subscribe to The Cattleman
Texas and Southwestern Cattle Raisers Association The Cattleman
Bookmark and Share

Back Page - March 2011

 

 

By Ben Love

Who Owns the Water Under Your Land?

The full text of this editorial by Ben Love, TSCRA honorary director and past chair of the Natural Resources Committee, Marathon, appeared in the Feb. 3, 2011, issue of Livestock Weekly. With their permission, we reprint excerpts here.

Ask any rural Texas landowner, "Who owns the water under your land?", and the answer will be a resounding, "I do." Some groundwater conservation districts (GCDs) have taken the position that landowners do not own the groundwater under their land.

The 1904 case of Houston & Central Texas Railway Co. v. East, the Texas Supreme Court established the Absolute Ownership Rule of groundwater ownership.

In East, the Court reasoned that the owner of the land was the "absolute owner of the soil and percolating water (groundwater), which is a part of, and not different from the soil, and that groundwater is the same as the land and cannot be distinguished in law from the soil." The East case has never been overturned.

There are at least 98 GCDs in Texas. Most are doing exactly what they were created to do — regulate to promote management and conservation of groundwater within their district boundary

Unfortunately, some GCDs are concerned about the absence of a clear-cut bright line defining how far they can go in the regulation of groundwater before becoming liable to landowners for money damages for going too far.

The vested ownership of groundwater in place forms the basis of their concerns, and absent such vested ownership rights, there would be no limit to the extent they could regulate without liability to anyone.

A new, untested theory has been put forth which could clear the way for GCDs to be absolved of all liability for over-regulating groundwater. They don't deny that landowners have ownership rights in groundwater, but they creatively contend that ownership vests only when the water is produced on the surface under the Rule of Capture, not when the water is in place under the surface.

This novel theory, if adopted, would essentially remove all hurdles for complete control of groundwater by GCDs.

On Jan. 12, State Sen. Troy Fraser (Rep., Horseshoe Bay) filed Senate Bill (SB) 332, which would clarify the ownership of Texas groundwater by the surface owner.

SB 332 states that landowners have a vested ownership interest in the groundwater beneath their property while recognizing the role locally elected GCDs play in helping manage and conserve it.

Sen. Fraser noted that "a vested ownership interest is a property right a landowner can legally protect and the right to produce groundwater is a property right that is exclusively the landowner's. No one else can come onto private property, drill a well, and start pumping groundwater. If someone were to attempt it, the landowner could legally stop them."

The purpose of SB 332 is to clarify this in the Texas Water Code.

The opposition to SB 332 is fierce, with some GCDs claiming its passage would herald a flood of regulatory "takings" lawsuits against groundwater districts.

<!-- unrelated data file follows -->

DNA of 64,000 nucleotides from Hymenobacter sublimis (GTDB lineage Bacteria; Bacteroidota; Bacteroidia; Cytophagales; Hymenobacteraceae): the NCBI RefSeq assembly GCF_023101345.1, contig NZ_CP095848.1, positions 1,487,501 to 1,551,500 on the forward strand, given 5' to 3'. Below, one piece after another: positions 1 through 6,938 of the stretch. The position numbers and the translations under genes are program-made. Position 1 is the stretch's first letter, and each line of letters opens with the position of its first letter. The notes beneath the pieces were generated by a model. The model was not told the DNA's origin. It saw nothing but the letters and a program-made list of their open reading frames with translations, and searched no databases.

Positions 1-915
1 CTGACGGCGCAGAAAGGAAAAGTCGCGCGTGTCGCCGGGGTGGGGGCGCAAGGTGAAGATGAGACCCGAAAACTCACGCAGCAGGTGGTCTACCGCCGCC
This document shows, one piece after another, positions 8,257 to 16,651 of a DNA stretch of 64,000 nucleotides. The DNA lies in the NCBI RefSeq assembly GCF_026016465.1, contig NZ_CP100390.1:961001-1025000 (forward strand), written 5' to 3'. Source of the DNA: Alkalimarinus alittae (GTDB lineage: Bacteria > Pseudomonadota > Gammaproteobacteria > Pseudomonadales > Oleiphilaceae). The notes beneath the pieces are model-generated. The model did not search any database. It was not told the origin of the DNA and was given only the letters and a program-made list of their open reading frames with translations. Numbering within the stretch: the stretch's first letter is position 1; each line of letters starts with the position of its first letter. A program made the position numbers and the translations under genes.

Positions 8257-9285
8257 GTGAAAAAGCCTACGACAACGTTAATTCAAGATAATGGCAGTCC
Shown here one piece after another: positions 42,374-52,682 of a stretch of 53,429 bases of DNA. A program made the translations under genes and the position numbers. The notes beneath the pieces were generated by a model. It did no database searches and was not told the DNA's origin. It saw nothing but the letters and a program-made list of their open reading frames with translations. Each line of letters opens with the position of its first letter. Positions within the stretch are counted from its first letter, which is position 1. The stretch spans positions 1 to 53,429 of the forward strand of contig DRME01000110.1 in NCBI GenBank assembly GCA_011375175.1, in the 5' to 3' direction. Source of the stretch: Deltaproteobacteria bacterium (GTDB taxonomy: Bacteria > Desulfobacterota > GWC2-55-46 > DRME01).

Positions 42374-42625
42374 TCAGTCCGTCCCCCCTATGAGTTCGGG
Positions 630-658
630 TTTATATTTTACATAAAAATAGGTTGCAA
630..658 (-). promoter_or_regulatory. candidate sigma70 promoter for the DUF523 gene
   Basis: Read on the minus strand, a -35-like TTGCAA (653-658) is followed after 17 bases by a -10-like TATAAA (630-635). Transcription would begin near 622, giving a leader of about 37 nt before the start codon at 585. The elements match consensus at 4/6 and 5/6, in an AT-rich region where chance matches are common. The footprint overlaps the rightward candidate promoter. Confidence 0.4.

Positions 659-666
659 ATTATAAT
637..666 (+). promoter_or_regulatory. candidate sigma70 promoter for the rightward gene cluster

The fear of regulatory takings litigation underlies the theory that no one owns groundwater. If no one owns it, then no one can maintain a cause of action against any water authority for compensatory money damages as a result of over-regulating it.

Nothing contained in SB 332 can be remotely construed to alter existing Texas law with respect to regulatory takings claims and in no way denies groundwater districts the right to reasonably regulate groundwater.

What is a "taking"? A taking may occur as a result of government occupation of private property or as a result of over-regulation of private property. Several factors are considered to determine whether a taking has occurred, including whether the regulation has destroyed all economically viable use of the property, if it unreasonably interferes with the use and enjoyment of the property, the character of the regulatory action and whether the regulation substantially advances legitimate state interests.

Perhaps the greatest practical factor shielding groundwater districts from unwarranted takings claims is found in Section 36.066(g) of the Texas Water Code. This Section provides that if the groundwater district prevails in a suit, the claimant may be liable for all the district's attorney fees, expert witness fees, costs of court, and other costs. This is not a gamble to be taken lightly by a claimant.

Groundwater ownership is often confused with the Texas Rule of Capture. In a recent appellate court decision, the San Antonio Court of Appeals affirmed that the Rule of Capture is "a doctrine of non-liability for drainage, not a rule of property."

It means a landowner whose property is being drained of groundwater by his neighbor has no judicial remedy, and contrary to popular belief, it does not mean that the landowner does not own the groundwater beneath his land until he produces it at the surface.

If landowners expect the answer to "Who owns the water under your land…" to continue to be a resounding "I do!", urge your state senator and representative to support SB 332. 


"Back Page - Who Owns the Water Under Your Land?" is from the March 2011 issue of The Cattleman magazine.